What to sow & do in a February kitchen garden

What to sow in February

The sun’s low and the temperature’s still cool, but there are a few tasks you can get done in a February kitchen garden before the weather warms up.

While it isn’t too hectic at this time of year, there are some things to sow and do in your kitchen garden or on an allotment this month if you’d like to get a headstart. Of course if you’re a fair weather gardener then you can put most of it off until March, but if you’re itching to get going then have at it.

My February kitchen garden diary

For me, this is another fairly quiet month for gardening, mainly because the ground’s cold and not much is growing anyway.

However, I will get outdoors to prune our cherry tree, cut down any remaining autumn raspberry canes, and divide our overgrown rhubarb clump this month. I’ll check the weather forecast first, and do it on a clear day.

There are a few more fallen leaves to sweep up, and some general tidying needs to be done. The rest of my time will be spent planning out the growing space, and deciding what to plant where.

If the last week of February gives us mild weather, I’ll also start off some brassicas and mixed salad leaves to get a headstart on the growing season.

What to sow in February

seeds to sow in February kitchen garden or allotment

Sow outdoors (under cover)

Outdoor sowings will need some extra protection from the cold, wind and rain. Warm up the soil with cloches and horticultural fleece, or sow your seeds in pots or modules in a greenhouse.

You can start these seeds off if it isn’t too frosty or waterlogged:

  • beetroot
  • early/tough varieties of broad bean (such as Aquadulce types)
  • summer cabbage
  • garlic (not seeds)
  • Jerusalem artichoke (tubers)
  • ‘cut and come again’ salad/lettuce leaves
  • winter lettuce varieties (such as Winter Density)
  • ‘sets’ of onions and shallots (not seeds)
  • parsnip
  • early varieties of peas (such as Early Onward, Feltham First)
  • radish
  • rhubarb crowns
  • spring onions
  • spring varieties of spinach (short day types)

If the weather’s really bad, take it easy. Remember that most of the seeds traditionally sown in February can me sown in March too.

Sow indoors (warm windowsill/propagator)

These all need some heat to get started:

  • greenhouse cucumbers
  • chillies
  • sweet peppers
  • some types of greenhouse tomato (check individual seed packets)

Sow indoors (room temperature)

Low maintenance room-temperature seeds include:

  • brassicas such as cabbage and Brussels sprouts
  • herbs for kitchen windowsills, such as parsley and chives
  • celery
  • celeriac
  • leeks

If you’re desperate for a quick crop you can also sprout some peas for pea shoots, or grow some microgreens or beansprouts. You might be able to grow some baby leaf lettuce too, as long as you have a cool, bright windowsill to grow them on.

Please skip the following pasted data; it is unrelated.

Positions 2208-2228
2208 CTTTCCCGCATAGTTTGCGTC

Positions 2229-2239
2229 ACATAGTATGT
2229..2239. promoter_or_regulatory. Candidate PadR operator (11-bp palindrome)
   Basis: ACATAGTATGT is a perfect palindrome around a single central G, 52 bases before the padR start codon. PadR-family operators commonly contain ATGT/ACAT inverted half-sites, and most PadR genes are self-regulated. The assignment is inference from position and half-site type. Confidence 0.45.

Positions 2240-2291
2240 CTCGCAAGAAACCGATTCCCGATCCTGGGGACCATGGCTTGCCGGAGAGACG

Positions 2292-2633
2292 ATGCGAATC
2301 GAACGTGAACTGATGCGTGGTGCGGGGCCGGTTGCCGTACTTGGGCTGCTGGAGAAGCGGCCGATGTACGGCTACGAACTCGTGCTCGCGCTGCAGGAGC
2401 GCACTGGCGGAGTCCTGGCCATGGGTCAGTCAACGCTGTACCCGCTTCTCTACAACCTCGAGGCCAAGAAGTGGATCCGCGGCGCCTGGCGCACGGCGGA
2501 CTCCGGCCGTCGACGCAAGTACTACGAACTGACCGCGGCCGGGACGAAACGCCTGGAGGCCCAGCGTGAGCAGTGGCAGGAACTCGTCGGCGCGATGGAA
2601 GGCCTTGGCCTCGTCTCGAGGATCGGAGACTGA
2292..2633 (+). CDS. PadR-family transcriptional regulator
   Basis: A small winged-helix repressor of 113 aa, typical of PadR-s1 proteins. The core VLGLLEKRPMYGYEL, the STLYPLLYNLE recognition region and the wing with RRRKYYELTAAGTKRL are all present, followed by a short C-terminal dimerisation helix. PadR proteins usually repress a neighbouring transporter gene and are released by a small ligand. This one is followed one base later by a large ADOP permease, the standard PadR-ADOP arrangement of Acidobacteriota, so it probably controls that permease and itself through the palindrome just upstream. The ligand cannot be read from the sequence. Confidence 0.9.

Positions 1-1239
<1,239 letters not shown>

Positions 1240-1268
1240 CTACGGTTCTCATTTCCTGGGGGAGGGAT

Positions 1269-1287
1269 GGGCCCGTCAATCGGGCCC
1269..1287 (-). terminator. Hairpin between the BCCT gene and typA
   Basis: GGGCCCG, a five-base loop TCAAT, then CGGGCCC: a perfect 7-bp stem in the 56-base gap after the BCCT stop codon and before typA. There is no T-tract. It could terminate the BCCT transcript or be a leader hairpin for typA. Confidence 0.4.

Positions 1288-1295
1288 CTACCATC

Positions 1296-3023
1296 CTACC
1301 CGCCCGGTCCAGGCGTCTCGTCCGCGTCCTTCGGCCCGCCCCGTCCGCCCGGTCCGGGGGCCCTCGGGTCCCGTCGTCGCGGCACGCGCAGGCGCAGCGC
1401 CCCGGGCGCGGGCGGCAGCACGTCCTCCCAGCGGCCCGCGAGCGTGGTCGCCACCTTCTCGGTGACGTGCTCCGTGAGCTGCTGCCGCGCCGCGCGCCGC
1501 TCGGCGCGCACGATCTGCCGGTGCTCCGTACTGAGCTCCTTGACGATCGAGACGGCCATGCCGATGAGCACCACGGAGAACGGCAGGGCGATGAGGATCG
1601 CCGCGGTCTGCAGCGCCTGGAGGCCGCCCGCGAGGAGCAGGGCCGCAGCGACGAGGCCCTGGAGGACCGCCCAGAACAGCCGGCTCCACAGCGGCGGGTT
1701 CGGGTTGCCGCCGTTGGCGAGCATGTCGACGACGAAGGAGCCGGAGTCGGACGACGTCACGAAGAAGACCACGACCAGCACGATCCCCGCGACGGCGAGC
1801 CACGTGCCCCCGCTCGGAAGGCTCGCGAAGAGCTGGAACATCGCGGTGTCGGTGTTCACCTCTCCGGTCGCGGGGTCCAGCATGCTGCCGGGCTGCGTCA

Garden jobs to do in February

ball of twine and scissors for February kitchen garden

1. Send out for supplies

The grow-your-own tools and accessories have arrived in the shops – look out for compost, plant food, pest control, canes, twine, pots and more. If you haven’t done it already, now’s a good time to plan what you’re going to grow this year, and order your seeds, sets and plants.

Some of my favourite places to get seeds and small plants include:

These shops often have multi-buy and cut price offers at this time of year, so they’re always worth a look.

2. Plant tubers and onions

If the soil’s frost-free, February is a good time to plant out:

  • Jerusalem artichoke tubers
  • Onion and shallot sets
  • Late / Spring garlic

Use a cloche or fleece to protect onions if needed.

3. Prepare new potatoes by chitting

If you’re planning on growing early potatoes this year, you can start to ‘chit’ your tubers. Stand them on end in a light, frost-free place until they start to sprout ‘eyes’.

sawing small branches in February kitchen garden

4. Get fruity

Many fruit trees and bushes will benefit from care in February:

  • Plant new fruit trees, canes, bushes and rhubarb crowns
  • Divide established rhubarb crowns
  • Prune mature apple and pear trees, figs, and gooseberry and currant bushes
  • Cut autumn-fruiting raspberry canes (aka primocanes) back to the ground to encourage new growth (do not do this to summer-fruiting types)

Try to keep jobs such as pruning and cutting back to dry days, so that the cut ends can seal over more easily.

5. Other garden jobs this month

  • Prepare seed beds
  • Clean out and sterilise greenhouses
  • Re-pot hardy winter herb plants that need more room
  • Protect delicate fruit blossom from frost with fleece
  • Feed fruit with potash (potassium) rich fertiliser
  • Feed spring greens nitrogen-rich fertiliser
  • Tidy up the plot and compost old leaves
  • Turn the compost heap gently (look out for sleepy hedgehogs!)

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Will you be growing your own this year? If so, what’s on your February kitchen garden or allotment to-do list?

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